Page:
• Identifying and treating any inflammatory problem that might be present. Some common problems are yeast infections, herpes, or inflammatory vaginitis. A skin problem such as lichen planus or lichen sclerosus, or inadequate estrogen may be causing atrophy (thinning) of the vaginal walls. All of these problems are known to cause pain.
  • Checking for tightness and spasm of the pelvic floor muscles, which can contribute to generalized or localized vulvodynia. Years of constipation, poor urinary patterns, or malalignment of the bones, joints and muscles of the pelvic girdle may lead to pelvic floor muscle shortening and tightening and burning pain.
  • Exploring any relationship issues or sexual practices that could contribute to painful sex may also be useful. Poor sexual technique leading to inadequate arousal and lubrication may result in pain with entry. Even one or two painful experiences can trigger ongoing pelvic floor muscle tightness, which can cause pain.
  • For many years, some practitioners used the term “pudendal neuralgia” instead of “vulvodynia,” believing that all cases of otherwise unexplainable vulvar pain were caused by unknown problems with the pudendal nerve (the long major nerve that connects the pelvic area to the spinal column). While it now seems unlikely that this is the only cause of vulvodynia, recently clinicians have determined that in some cases, vulvar pain is caused by compression or entrapment of the pudendal nerve. This can occur when inflammation in the joints and muscles along the nerve’s path results in scarring that presses on or traps the nerve. Various procedures have been developed to try to correct this problem. The study of pudendal entrapment is still in its infancy.

If the doctor can’t identify any clear cause of the pain or if treating the apparent cause does not bring relief, your pain will probably be diagnosed as vulvodynia. Without a clear explanation for the pain, your doctor will take steps to treat the pain itself and to help you find ways to manage it.

Treatment

One of the hardest things for a patient to deal with is that a diagnosis of vulvodynia simply means that you have pain and nobody really knows why. Because no one knows what causes vulvodynia, there is no “standard” treatment or sequence of treatments. Your doctor may try several different approaches to alleviate and manage the pain. Usually it is a combination of treatments, not any one treatment, that eventually provides relief. Every patient is different. What works for one woman might not work for another.

  1. Local treatment of pain with a topical anesthetic ointment, such as lidocaine. This can help alleviate unprovoked pain as well as provoked pain—for instance, prior to or after intercourse.
  2. Oral or topical medications that work on pain through the central nervous system. There are many such medications, including tricyclic antidepressants (TCAs) like amitriptyline; selective serotonin reuptake inhibitors (SSRIs) like venlafaxine (Effexor) or duloxitine (Cymbalta); and anti-seizure medications like gabapentin (Neurontin). Different individuals respond differently to different medications. It’s not unusual for a patient to try several medications and different dosages before getting significant relief.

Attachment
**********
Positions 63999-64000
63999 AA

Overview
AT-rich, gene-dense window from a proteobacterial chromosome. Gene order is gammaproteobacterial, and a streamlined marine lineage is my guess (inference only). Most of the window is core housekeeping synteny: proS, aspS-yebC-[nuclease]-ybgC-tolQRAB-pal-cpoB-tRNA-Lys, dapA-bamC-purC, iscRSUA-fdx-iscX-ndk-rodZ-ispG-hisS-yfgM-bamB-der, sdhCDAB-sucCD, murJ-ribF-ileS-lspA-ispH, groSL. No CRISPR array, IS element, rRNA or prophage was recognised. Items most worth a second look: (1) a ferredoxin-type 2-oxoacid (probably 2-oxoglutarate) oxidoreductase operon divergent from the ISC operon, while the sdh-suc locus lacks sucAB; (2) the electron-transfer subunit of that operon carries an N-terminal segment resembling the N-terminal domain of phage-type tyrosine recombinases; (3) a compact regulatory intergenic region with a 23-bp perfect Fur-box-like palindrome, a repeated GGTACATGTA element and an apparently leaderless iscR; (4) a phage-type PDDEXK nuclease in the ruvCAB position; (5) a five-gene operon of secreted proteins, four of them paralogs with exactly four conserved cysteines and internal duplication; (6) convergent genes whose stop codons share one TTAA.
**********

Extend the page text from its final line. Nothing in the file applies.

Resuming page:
3. Complementary and Alternative Medicine. Some patients report relief from acupuncture, physical therapy, or therapeutic massage. Others find that mind-body techniques like meditation, yoga, guided imagery, and biofeedback ease their pain or help them manage it. Your doctor may suggest involving a pain management specialist in your care to help identify alternative treatments that could work for you. Whatever alternative treatment you may try, you need to make sure the practitioner you use has experience specifically in helping vulvodynia patents. Consult your doctor for a referral. Again, it’s important to recognize that outcomes vary considerably from one patient to another.
  4. Experimental treatments. If all other treatments fail, some specialists recommend a vestibulectomy—that is, surgery to remove the painful tissues around the vaginal opening. However, there are still questions around the success rates for this procedure. Recent small studies have also reported some success with Botox injections. More research is needed.
  5. Supportive care. Vulvodynia can be a very frustrating and demoralizing disorder to deal with, not only for patients but for their partners and families. If anger, depression, or isolation is getting the best of you, it may help to talk to a counselor, attend a support group meeting, or just talk to the local support contact. If you are married or in a relationship, sex therapy or relationship counseling can help you and your partner to find positive ways to deal with the situation as a couple.

Most patients with vulvodynia do find ways to reduce and manage the pain. In some cases the pain will disappear altogether, although symptoms may recur months or years later. Researchers believe that with continued progress in studying vulvodynia, more and more cases will be traced to underlying causes that can be effectively treated.

Elizabeth Stewart, MD
Vulvovaginal Service
Atrius Health